What makes these lights different from others is easy to see as you do the install.   The very small, but bright, LEDs are kind of molded onto a very fine pair of insulated wires.   The wire is tough and its firmness holds the lights to your bike spokes nicely.   The battery pack zip ties to the spokes and has a on / off switch built-in.   They come with enough wire and lights to encircle a wheel up to 29 inches.   If you have smaller wheels, you might be able to go around twice for even a brighter appearance.


Tucked in the MJ’s Cyclery shop for the grand opening, the Dahon Mu SL and Formula S18 stood out in a crowd.

They can also go on your frame, handlebars or just about anywhere.   In fact they would be great for tons of non-bike reasons and things.   They come in a wide variety of colors, some that blink too.   The last two sets I got are even cooler, one having ‘dancing’ lights (those you have got to see) and the others change colors.   With any luck I will upload a video of those before I post this article.   If not you can find it on my You-Tube channel soon.

If you follow me here then you probably know that most all our bike stuff comes in pairs at my household.   So far I have the blue lights wheel lights on our two 6 year-old commuting E-bikes.   I put the dancing and light changing color ones on our beach cruisers.   I also got two sets of red, white and blue lights that have been on two different pairs of test folding bikes so far.   Those ones will see many bikes in the coming months.   The white lights fit on the frame to really highlight the entire bike.

Now our two beach cruisers have the ‘dancing’ lights and ones that change colors. Check out the video for the full effect.

On the folding bikes I left a small extra bit of the wire hanging at the frame folding point so as to not interfere with the folding mechanism.   I also used some extra zip ties to keep the wire secure at those places.   It really works nicely and gave the bikes an extra flair having the frames lit too.   The battery box tucked in easily on the frame under the seat and the power switch is fully accessible.   The smaller wheels needed a little extra TLC to get the battery box mounted firmly, but the lights were able to go around the wheels an extra time for plenty of effect.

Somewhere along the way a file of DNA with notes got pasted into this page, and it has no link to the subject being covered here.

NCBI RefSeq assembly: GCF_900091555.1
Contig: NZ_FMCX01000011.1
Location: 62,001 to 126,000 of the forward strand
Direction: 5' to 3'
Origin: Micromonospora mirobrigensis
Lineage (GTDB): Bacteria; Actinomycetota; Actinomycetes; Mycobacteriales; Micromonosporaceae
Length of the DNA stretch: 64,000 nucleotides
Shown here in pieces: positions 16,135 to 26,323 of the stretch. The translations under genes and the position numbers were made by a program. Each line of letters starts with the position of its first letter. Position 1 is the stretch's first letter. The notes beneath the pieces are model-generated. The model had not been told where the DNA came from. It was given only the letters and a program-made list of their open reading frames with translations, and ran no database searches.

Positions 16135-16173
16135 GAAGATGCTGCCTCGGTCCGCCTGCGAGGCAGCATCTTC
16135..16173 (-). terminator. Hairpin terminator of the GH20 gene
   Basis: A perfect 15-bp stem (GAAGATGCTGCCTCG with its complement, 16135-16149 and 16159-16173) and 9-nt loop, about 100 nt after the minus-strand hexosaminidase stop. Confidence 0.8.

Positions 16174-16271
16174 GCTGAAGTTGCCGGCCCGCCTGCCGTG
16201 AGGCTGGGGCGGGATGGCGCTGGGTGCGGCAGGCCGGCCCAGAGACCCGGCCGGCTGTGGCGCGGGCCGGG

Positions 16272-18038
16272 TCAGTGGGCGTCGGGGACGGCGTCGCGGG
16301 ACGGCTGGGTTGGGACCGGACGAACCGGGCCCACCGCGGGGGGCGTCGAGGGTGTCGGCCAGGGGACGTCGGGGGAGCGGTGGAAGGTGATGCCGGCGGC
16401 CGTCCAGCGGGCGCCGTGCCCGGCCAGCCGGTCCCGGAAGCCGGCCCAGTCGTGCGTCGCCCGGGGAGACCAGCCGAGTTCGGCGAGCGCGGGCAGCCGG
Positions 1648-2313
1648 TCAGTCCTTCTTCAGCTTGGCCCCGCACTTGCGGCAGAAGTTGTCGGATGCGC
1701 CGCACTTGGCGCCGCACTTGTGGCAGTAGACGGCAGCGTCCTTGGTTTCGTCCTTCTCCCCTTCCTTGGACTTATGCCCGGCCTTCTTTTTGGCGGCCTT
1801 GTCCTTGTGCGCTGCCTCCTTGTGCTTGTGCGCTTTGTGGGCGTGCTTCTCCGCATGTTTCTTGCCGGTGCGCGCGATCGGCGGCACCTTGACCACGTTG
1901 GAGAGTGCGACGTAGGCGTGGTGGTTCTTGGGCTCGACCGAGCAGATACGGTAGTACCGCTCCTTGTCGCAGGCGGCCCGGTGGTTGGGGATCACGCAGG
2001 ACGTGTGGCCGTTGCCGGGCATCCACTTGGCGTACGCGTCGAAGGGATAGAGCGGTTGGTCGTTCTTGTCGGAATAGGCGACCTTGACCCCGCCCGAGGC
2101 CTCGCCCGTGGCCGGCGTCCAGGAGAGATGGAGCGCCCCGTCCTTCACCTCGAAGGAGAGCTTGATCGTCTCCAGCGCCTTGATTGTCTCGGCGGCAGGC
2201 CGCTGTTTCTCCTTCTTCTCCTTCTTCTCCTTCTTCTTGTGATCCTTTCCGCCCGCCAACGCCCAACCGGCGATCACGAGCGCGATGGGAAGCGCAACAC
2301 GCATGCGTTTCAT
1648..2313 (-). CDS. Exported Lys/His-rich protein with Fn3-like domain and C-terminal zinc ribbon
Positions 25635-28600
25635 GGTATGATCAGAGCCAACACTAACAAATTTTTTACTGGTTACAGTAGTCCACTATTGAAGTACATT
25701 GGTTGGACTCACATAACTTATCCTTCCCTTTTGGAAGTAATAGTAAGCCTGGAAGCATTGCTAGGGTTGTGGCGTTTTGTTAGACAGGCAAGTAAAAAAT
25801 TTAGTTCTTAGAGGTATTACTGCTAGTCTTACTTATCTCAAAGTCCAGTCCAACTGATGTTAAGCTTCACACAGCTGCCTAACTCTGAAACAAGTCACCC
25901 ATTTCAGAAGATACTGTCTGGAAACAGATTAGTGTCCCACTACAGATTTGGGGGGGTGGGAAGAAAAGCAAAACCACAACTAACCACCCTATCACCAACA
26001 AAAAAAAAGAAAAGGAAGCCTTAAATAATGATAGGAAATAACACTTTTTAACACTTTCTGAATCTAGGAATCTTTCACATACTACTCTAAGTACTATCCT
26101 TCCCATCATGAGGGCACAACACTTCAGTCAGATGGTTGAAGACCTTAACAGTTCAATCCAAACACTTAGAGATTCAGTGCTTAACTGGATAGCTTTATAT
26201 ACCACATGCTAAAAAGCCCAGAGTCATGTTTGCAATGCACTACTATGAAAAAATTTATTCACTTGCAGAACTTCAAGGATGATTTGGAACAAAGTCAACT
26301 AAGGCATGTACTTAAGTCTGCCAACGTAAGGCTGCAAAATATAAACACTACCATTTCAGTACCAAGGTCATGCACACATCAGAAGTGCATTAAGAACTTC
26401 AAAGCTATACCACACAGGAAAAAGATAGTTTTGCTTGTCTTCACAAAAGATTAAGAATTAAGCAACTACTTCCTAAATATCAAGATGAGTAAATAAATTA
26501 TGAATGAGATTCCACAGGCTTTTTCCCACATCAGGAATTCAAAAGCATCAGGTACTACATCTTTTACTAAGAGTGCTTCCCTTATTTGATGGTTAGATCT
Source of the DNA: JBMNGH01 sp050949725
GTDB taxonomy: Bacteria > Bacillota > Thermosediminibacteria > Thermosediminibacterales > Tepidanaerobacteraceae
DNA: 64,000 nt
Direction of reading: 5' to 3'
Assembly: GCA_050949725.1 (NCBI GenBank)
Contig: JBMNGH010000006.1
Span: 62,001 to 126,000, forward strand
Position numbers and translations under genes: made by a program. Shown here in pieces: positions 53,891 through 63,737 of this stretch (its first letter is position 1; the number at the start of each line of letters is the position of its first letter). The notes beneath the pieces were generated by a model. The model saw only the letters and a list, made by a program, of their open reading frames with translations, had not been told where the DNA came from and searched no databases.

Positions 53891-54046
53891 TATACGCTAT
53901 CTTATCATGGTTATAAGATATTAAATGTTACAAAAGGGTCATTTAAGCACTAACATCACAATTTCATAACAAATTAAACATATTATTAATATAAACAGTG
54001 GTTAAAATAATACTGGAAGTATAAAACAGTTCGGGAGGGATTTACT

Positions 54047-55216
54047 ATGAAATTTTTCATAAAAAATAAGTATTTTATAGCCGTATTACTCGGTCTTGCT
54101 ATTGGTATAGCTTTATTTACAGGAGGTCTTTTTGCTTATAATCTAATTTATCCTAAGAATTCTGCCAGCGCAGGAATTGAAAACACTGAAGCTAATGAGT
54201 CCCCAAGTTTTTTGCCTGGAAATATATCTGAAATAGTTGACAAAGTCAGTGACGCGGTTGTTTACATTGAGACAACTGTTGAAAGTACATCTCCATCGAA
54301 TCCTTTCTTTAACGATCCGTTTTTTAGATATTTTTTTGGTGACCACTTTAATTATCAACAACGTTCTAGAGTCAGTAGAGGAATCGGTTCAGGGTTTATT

On my own bikes I did add some small zip ties on every other spoke to make sure the wire and lights wouldn’t move about or slide towards the hub.   That probably wasn’t necessary, but I figured it couldn’t hurt.   I just wanted to make a solid and long lasting installation as our bikes get ridden a lot.   I mentioned above the light set comes with the batteries (good for about 40 hours of light), but didn’t note that they also come with the zip ties to mount the battery box.

With a spin of the wheel and a slow shutter speed, you can get a feel of the action these lights emit.

Enough of that, lets talk about the effects.   Not only are they neat to look at (by you when riding and by any one watching you go by), but they really make sure you are seen by any and all in the near-by vicinity.   Every time we ride at night people are yelling out stuff like, ’cool’—‘where did you get them’—and just hooting and hollering in general.   I know the drivers can see them well from all angles, and this is really what we are going for anyway.

If you are here in San Diego you can get in touch with Marisa for a set and install.   You can also order them from her website.   She has a couple other lighting products you can see there.   These LightMeUp Safety Lights don’t cost much so you can put as many sets on your bike as you want.   You can add spiral patterns and other effects to your hearts’ desire.   They are just plain fun, with the important benefit of increased safely.   What more could you want?

Thanks for LightingMeUp Marisa, Turbo Bob.

“You’ll feel me coming
A new vibration
From afar you’ll see me
I’m a sensation, I’m a sensation.”—Lyrics from ‘Sensation‘, from the Rock Opera Tommy, by the Who.

LightMeUp Safety Lights on the web and Facebook



This first video I took shows Marisa doing an install with tips you can use and info about the lights


I took too many videos of the lights in action, possibly because they are just so cool. Here are all the ones I have so far, with more to come I’m sure.




Posted in Bike accessories, General bike stories, My Bikes, Our eZip E-bikes | Leave a comment